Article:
This happens on any given day, whether I’m at a bar, a professional event or at a café. It is exhausting and a mood killer, and the same is not expected to the same degree of gays/lesbians or straight people if their orientation becomes the topic of conversation.
Bisexual people need to be loved and liked just like everyone else, even if certain aspects of ourselves remain hidden. You have a right to privacy. You have a right to not share everything about yourself and every aspect of your experience. Biphobia and bi-erasure are not problems for us to solve (as they were not created by us) by offering ourselves up like martyrs time and time again to be killed, violated, interrogated, ignored, gaslit or discriminated against.
It is not our personal mandate to convince each person we interact with to believe bisexuality as a valid identity worthy of acknowledgment and respect. Boundaries keep us safe, and withholding personal information about yourself can allow you to be more in control of how the world reacts to you (even though this can come with a sizeable cost).
But even if you could be perfectly safe, with no threat of losing your job or relationship or being harmed in any other way – though this is highly unlikely – you still do not have to disclose your sexuality. When Ms. Corey, from the notable documentary Paris Is Burning, said she realized that she “didn’t have to bend the whole world, [that she] just had to get through it,” she was really in her proverbial bag. And that sentiment is one that clings to me as I come up with my own changing parameters around disclosing, which does not center anyone outside of myself.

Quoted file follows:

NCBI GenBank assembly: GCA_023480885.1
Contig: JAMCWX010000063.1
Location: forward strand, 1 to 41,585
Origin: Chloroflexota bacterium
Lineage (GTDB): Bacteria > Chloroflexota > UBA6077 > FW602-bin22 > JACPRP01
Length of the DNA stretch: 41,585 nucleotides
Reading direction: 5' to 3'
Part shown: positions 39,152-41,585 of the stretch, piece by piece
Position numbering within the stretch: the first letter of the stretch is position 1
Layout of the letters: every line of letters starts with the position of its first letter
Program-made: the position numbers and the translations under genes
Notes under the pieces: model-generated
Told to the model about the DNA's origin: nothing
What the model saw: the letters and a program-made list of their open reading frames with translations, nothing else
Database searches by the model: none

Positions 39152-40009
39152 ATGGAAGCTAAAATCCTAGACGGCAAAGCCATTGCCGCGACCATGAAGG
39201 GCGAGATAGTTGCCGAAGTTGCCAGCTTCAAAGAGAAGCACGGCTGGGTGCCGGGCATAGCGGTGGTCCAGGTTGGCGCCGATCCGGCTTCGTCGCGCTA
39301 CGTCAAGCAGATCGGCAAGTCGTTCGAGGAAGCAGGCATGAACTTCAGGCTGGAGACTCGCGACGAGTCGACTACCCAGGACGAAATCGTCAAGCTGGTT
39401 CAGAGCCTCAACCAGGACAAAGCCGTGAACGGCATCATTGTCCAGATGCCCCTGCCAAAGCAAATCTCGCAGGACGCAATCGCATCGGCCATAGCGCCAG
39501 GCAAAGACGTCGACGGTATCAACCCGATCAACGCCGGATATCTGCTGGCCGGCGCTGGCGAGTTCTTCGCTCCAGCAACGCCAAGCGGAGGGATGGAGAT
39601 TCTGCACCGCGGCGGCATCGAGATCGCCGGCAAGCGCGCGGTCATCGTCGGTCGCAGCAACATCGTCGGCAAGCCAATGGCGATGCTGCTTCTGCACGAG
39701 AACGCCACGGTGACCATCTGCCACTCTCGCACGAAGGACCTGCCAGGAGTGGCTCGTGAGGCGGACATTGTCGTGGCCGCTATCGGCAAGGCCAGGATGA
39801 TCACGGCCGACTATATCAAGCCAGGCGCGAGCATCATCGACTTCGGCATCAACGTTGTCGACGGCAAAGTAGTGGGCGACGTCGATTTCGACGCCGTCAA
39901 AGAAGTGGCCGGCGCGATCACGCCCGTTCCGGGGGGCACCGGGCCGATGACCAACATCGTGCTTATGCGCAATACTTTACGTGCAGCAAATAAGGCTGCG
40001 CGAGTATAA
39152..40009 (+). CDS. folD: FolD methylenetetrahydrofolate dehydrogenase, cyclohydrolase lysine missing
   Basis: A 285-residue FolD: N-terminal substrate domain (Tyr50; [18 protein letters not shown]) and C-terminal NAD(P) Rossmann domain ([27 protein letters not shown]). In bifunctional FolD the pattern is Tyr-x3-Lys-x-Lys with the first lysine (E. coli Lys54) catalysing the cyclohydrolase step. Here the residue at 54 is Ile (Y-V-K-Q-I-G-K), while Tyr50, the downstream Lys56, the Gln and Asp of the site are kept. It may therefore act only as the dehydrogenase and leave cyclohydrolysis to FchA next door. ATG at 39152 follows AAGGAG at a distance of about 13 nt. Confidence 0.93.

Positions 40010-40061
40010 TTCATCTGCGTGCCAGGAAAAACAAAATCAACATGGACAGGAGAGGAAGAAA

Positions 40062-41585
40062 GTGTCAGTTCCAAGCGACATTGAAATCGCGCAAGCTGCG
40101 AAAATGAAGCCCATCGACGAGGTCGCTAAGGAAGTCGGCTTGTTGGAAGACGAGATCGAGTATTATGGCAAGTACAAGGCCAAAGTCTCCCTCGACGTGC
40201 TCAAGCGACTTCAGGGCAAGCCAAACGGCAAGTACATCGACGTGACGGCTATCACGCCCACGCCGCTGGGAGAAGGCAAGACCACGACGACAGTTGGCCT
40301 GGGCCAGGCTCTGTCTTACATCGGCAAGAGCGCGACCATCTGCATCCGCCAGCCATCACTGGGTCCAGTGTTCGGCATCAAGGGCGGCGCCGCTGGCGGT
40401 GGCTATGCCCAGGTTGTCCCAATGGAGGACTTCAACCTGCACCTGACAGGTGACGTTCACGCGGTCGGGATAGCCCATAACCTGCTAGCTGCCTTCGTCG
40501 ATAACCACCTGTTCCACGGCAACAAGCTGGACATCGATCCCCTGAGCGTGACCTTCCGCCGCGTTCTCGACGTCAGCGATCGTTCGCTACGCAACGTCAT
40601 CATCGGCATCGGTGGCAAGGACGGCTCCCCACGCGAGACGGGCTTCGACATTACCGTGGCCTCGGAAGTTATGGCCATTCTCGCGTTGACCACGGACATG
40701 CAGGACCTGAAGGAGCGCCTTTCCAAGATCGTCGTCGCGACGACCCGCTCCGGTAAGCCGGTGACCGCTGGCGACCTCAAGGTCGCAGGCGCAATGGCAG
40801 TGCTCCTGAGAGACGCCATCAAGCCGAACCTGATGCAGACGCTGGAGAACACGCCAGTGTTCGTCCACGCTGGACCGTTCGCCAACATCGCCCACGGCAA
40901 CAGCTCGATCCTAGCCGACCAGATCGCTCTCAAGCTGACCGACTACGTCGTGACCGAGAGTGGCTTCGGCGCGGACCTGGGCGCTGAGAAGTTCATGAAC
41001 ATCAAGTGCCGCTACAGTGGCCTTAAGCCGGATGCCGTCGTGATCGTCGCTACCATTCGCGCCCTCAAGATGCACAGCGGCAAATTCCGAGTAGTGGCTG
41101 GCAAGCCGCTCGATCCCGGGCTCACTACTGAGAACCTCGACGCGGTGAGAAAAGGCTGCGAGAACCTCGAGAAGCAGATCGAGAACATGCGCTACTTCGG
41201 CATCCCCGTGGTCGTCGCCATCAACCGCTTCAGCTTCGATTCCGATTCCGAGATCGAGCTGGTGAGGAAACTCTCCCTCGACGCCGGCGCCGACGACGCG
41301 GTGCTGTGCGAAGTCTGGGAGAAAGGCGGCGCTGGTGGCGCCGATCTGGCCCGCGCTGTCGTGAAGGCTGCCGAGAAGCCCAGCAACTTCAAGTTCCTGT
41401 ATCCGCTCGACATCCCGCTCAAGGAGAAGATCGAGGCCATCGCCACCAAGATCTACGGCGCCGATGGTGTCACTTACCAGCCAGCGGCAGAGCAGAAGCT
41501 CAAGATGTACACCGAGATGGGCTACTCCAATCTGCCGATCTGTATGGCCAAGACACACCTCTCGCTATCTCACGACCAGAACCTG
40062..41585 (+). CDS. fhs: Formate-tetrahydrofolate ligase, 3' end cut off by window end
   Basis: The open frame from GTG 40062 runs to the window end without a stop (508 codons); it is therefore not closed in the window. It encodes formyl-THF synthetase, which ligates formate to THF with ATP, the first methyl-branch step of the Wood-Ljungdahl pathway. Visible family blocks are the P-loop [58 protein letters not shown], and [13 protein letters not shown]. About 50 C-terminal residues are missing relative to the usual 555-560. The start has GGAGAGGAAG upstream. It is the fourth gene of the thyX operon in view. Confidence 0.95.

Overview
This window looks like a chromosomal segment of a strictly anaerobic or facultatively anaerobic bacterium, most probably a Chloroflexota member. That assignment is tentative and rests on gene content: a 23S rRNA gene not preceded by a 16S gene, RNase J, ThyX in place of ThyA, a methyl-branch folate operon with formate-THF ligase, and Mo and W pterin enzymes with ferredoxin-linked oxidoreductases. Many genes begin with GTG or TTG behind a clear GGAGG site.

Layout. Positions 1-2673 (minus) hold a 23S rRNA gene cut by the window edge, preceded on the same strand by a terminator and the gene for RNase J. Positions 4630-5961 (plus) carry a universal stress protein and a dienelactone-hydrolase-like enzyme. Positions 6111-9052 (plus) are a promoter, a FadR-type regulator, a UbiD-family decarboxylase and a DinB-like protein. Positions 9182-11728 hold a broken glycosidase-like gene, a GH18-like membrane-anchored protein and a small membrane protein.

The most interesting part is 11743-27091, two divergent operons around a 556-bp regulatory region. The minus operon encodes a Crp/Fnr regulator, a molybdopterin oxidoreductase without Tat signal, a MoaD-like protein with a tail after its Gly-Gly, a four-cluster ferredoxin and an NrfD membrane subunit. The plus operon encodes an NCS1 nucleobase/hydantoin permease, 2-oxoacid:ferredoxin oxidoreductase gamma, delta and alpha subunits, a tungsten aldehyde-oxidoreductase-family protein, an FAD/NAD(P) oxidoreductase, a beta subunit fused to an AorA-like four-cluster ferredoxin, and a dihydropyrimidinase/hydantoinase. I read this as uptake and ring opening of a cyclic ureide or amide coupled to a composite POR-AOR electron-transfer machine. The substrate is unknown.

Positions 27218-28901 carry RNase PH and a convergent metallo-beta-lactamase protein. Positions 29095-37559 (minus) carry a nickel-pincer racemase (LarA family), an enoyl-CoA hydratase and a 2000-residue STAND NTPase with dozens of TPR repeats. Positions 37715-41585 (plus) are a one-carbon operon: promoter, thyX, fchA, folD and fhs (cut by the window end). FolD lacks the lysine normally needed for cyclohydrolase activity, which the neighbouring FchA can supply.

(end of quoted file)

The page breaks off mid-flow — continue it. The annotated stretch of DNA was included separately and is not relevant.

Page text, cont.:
People who very strangely demand to have access to this information will make up all kinds of stories about you in order to cope. Let them.
The onus should not be made ours, we should not be asked to reveal ourselves in a world that is not made safe for us to do so on this day or any other. The eagerness for more bisexual people to come out needs to be examined and redirected toward the failings of a larger society which refuses to make space for bisexual people to safely exist.
J.R. Yussuf is a Nigerian-American, New York native. J.R. deeply believes in the importance of personal power, and in addition to being an actor, is the 1st place winner of a 2016-2017 Reader Views Literary Award in the Self-Help category for The Other F Word: Forgiveness, a book for anyone who has ever struggled with forgiveness and letting things go. Yussuf maintains a YouTube channel devoted to self-improvement, emotional intelligence & forgiveness. His writing has appeared in the anthologies Best Bi Short Stories: Bisexual Fiction, finalist for a 2014 Lambda Literary Award and a 2014 Rainbow Award and Double Consciousness: An Autoethnographic Guide To My Black American Existence which soared to #1 Best-Seller in Kindle African American Poetry within it’s first week of being released, as well as Black Youth Project, Positively Positive, The Good Men Project, Escarp, Instigatorzine, and The CultureLP. Yussuf created the tag #bisexualmenspeak for bi+ men & masculine identified folks to have the space to speak for themselves & talk about how being bi+ impacts the way they move through the world. Learn more at www.JRYussuf.com